Saturday, 29 November 2014

Lasercutting and Longworth Chucks

Little lasercut Longworth Chuck from concretedog on Vimeo.


Rather decently the emerging innovation quarter of Pontio at bangor university allowed me to sit in on their Co Lab laser cutting training this week. Rather than turn up with nothing I thought I'd better take/draw something to laser cut. I had been playing with making laser cut plywood scalextric car chassis as a learning project using Ellesmere Port Fablab's laser but thought I'd do something else. So Tony at Fablab had been making these "Longworth chucks" which I had never heard of! They are essentially two similar discs of material with arced guides which hold bolts/threaded bar which move in a self centring fashion to hold work, creating a motion similar to a camera iris. They seem to be a useful bit of kit (in a larger form) for wood turners who need to turn the underside of bowls etc, but could be useful in many work holding situations. (I plan to make one and turn up an adapter to have as a chuck on my DIY rotary table/dividing head project).

I didn't have a file to cut though, so a search revealed this excellent tutorial from Nerd Club which I followed through and made a design for a 4 jaw 60mm chuck. Its a well written tutorial but, even so, you go through some complex stages to get to the finished design!

The thing about laser cutting is it is so quick.. maybe an hour to draw the thing using free opensource package Inkscape and then 2 minutes to cut the discs.. in fact I snapped one whilst assembling it and had another cut within 2 minutes.. thats amazing!

Friday, 3 October 2014

olympus trip 35


I have got interested in shooting some film again and recently picked up this lovely olympus trip 35 for not very much off ebay. They are glorious little machines, beautifully built and are notable in that they are almost totally mechanical and battery less. The only concession to electricity is they have a selenium element on the end of the lens.. (early photovoltaic/solar panel) which sends current to a little coil which sets a pin that mechanically connects to the aperture to correctly adjust the aperture diameter for the exposure...if there's not enough light it pushes a red bar up in the viewfinder and refuses to fire the shutter.. such an elegant system.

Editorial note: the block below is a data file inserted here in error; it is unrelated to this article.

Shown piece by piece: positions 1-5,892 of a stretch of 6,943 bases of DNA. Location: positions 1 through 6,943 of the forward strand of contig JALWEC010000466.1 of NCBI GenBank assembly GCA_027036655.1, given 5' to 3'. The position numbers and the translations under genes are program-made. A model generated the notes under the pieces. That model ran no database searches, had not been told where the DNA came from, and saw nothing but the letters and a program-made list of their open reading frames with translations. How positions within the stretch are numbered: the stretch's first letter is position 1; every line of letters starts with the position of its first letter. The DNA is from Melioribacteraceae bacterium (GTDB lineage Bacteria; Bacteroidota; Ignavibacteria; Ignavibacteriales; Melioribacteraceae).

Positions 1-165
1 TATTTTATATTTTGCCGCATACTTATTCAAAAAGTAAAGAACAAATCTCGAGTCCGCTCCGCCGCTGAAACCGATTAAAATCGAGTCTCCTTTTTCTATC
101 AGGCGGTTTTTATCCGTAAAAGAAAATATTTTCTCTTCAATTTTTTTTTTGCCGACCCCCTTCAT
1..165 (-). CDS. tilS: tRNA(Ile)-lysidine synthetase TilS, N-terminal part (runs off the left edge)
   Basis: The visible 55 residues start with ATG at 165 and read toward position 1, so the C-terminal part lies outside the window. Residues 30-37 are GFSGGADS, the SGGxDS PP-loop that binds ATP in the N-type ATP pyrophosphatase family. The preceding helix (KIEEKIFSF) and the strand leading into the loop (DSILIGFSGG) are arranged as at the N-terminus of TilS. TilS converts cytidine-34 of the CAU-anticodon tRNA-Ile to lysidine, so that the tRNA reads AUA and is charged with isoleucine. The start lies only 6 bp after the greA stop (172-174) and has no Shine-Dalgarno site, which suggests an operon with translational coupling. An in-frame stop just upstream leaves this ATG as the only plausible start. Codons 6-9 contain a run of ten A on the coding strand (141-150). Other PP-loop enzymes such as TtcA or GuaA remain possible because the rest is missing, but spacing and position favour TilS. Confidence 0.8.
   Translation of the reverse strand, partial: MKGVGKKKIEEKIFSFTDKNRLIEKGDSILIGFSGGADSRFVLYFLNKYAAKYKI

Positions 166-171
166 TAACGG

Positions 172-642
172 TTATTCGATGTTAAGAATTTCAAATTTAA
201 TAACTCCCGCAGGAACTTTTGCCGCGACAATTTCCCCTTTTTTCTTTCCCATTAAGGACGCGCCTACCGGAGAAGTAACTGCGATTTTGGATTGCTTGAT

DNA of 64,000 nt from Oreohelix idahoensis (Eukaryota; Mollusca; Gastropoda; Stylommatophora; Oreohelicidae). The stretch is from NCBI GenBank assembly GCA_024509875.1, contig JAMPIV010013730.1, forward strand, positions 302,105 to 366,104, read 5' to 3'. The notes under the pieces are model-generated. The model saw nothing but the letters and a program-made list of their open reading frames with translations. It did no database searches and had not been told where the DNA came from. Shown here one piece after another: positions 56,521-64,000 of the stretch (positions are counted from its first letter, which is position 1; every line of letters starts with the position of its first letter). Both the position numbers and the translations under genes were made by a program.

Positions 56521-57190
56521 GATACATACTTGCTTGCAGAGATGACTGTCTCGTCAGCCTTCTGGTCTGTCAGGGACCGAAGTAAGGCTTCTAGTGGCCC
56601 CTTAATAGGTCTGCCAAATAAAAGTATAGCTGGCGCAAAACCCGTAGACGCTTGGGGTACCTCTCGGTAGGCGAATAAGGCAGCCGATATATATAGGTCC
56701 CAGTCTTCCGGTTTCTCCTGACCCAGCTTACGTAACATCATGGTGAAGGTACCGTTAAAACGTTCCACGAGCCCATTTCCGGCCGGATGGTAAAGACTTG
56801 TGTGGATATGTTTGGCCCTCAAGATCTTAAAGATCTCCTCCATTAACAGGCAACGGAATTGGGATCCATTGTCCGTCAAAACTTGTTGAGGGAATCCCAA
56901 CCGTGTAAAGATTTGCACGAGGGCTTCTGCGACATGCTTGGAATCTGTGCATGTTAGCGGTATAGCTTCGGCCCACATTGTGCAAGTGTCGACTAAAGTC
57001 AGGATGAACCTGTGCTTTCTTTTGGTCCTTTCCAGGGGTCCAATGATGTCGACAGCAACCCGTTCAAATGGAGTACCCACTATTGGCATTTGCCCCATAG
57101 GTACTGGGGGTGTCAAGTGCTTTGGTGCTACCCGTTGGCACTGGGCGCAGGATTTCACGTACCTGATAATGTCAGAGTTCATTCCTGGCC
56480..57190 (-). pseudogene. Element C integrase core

Mine however had the common stuck aperture syndrome that lots of these have so I had to completely strip down the lens and rebuild which was entertaining (my best tip is to mark a line on the body and then mark every piece you remove lined up with the body mark so you can rebuild the lens with everything in the right place!!) There's some good instructions/advice about stripping down the trip 35 here.

So here are some shots from the first reel of film I chucked through it with no post tweaking at all..(poundland agfa vista iso200 film if your interested!) I am pretty pleased with them...(double click to view larger)




A small tag in bangor


One of my most favourite walls..

bulb


This last shot is of a collaborative piece of artwork I did with Morgan Griffith... a blog post about this will occur soon!

Tuesday, 23 September 2014

Soundlab at Beautiful Octopus Club

So.. it's been a while! Over 6 months..... shocking behaviour!

To kick things back off thought I'd do a blogpost about how I went and helped out my old mucker from Palmsounds (which incidentally is the first blog I ever followed!) with the Soundlab project which was running 3 spaces at the Beautiful Octopus Club at royal festival hall.



Soundlab are setup to try and make music technology accessible to everyone and as such run soundlab events featuring cutting edge music tech at different events.





I was running one of the workshop spaces where we were getting loads of people to interact with a couple of bits of great music tech. These were ototo by dentaku and also mogees Above is a shot of ototo and below how we set it up as a curry dish organ! (and yes thats me in the labcoat!)



It was a tremendous event and I was darn proud to be part of it, the soundlab project is doing sterling work helping push the envelopes of accessibility enabling creative expression for everyone regardless of ability or physicality..

Sunday, 16 March 2014

DIY rotary table/dividing head WIP


DIY Rotarytable/Dividing head project from concretedog on Vimeo.


So I've been tinkering on this for the last week or so..I've wanted for ages a rotary table setup but never got round to forking over hard earned cash and slowly the idea of building one has worked it's way to the front of my mind.

The video above shows where I am up to..although this could only be used for small work and the extremely cheap stepper motor has some backlash. I think I will finish this and box it up with a small lcd and maybe write an instructable about making them. I think..if I were to use a standard none glowy encoder (note to self...I NEED TO DO A BLOGPOST ABOUT THESE SMART ENCODERS I DID) and were to make a shrimpingit vero board Arduino equivalent, people could make these for about 20quid.

Just need to make the mini 3 axis cnc machine now!!




Saturday, 22 February 2014

Lathe tinkerings...beer cans to bits!